Before Toei got into mass producing martial arts movies (other than samurai flicks), there was a handful of films to that mixed yakuza storylines with hand to hand fighting. This one is a ninkyo yakuza judo film. Hideo Murata is an honourable gangster who tries to assassinate rotten boss Hosei Komatsu but gets his own ass kicked. Young judo fighter Hiroki Matsukata comes to rescue. Meanwhile Komatsu gets bodyguard Tomisaburo Wakayama to look after him. Wandering karate fighter Saburo Kitajima who dislikes both Komatsu and Matsukata appears and further complicates things. Though the fights are old fashioned and a bit slow, they are quite nicely staged. Unfortunately there are too few of them. As a ninkyo film the movie is technically well done but not especially engaging. Drama lacks the kind of strong moral conflicts that you find in better ninkyo films, and it's not always clear who is supposed to be the main character. Not that bad, but not great either. The nice theme music sounds like it could be from a Zorro movie.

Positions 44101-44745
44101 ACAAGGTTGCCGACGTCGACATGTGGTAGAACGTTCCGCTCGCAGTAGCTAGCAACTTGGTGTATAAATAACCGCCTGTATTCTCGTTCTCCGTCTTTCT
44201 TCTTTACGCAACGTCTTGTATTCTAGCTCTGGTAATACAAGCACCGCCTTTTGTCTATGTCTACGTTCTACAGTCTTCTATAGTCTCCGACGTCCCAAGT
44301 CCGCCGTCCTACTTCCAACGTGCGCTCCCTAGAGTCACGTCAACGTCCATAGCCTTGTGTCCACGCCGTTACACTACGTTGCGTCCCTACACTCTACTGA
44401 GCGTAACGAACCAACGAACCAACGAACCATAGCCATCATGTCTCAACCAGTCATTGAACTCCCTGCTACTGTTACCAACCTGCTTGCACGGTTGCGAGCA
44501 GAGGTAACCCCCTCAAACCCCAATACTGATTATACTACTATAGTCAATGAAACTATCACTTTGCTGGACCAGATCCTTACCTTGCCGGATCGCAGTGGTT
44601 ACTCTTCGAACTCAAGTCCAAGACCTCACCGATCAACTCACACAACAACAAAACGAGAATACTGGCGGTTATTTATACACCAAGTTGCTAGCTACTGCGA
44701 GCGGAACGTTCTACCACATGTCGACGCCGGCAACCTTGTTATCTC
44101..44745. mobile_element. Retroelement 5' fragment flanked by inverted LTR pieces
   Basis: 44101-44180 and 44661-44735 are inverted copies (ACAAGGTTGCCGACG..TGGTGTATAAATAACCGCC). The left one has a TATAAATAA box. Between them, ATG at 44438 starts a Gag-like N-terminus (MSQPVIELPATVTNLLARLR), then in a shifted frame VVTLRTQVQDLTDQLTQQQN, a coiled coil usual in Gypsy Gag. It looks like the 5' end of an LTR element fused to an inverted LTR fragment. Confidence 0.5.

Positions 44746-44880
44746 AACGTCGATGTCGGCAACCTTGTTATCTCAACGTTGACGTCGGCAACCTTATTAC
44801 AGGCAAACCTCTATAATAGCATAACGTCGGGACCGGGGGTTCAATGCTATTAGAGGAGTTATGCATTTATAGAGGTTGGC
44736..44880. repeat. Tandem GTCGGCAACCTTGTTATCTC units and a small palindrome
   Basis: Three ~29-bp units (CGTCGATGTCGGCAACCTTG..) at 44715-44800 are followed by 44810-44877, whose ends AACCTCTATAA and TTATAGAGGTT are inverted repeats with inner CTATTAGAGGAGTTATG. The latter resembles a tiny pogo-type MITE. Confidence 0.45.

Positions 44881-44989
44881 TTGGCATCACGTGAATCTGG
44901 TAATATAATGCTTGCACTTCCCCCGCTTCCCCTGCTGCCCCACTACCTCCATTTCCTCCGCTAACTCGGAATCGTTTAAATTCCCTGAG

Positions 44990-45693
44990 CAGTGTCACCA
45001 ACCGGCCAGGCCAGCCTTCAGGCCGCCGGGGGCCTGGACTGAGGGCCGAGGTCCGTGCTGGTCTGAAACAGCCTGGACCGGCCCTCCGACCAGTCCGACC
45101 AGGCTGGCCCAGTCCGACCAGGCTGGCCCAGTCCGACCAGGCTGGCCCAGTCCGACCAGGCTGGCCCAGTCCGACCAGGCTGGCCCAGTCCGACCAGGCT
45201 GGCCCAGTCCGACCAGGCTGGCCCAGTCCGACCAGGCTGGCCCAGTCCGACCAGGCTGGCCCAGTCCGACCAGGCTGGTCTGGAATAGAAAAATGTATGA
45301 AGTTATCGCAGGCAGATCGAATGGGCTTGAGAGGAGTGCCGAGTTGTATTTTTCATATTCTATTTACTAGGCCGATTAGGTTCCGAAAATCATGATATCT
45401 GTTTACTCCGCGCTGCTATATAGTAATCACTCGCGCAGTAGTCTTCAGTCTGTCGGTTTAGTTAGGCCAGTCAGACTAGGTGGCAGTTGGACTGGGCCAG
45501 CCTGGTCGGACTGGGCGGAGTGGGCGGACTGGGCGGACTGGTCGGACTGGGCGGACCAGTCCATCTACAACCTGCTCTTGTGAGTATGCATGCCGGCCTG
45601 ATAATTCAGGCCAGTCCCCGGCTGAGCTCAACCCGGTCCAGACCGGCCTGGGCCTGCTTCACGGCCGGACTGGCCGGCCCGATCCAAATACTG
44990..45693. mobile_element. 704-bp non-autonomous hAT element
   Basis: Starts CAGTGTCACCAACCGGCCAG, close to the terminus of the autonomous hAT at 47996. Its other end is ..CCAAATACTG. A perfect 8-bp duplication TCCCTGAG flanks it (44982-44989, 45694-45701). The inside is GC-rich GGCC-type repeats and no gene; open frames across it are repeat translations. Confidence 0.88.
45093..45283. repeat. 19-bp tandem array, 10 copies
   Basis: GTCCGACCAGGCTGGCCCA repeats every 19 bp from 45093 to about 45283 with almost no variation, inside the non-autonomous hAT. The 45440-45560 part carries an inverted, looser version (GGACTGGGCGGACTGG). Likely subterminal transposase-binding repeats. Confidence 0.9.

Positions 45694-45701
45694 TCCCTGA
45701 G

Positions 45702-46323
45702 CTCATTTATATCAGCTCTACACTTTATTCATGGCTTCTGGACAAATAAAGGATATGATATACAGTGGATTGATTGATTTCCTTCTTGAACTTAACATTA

Secret Turkish Bath ((秘)トルコ風呂) (Japan, 1968) [TV] - 1.5/5
    A remarkably tame sexploitation tale of silly country girl Reiko Ohara running into playboy / pimp Tatsuo Umemiya in Tokyo. Toei produced quite a few of these type of films with Umemiya as the lead. They seem to have been aimed at relatively conservative audiences since they remained very tame well into the 70s. In this film nudity accounts to a couple of blink-and-you'll-miss shots with extras, and sex equals to hugging with clothes on. Toei's advertising campaign that billed it a "sex movie" with "orgies, lesbianism and prostitutes" was hyperbole at its best. Ohara, although cute at first, also becomes quite annoying with her silly I-don't-get-the-city-mentality act. Director Shinji Murayama was usually a competent director, but in this film he can't help the pointless screenplay that fails to construct any kind of meaningful storyline. A few frames of late 60s street and disco footage are the only worthwhile bits. For a much better film see the similarly themed Bitches of the Night (1966), also directed by Murayama, with largely the same cast. It has even less sex, but comes with a far better screenplay.

    The Most Dangerous Game (最も危険な遊戯) (Japan, 1978) [DVD] - 2/5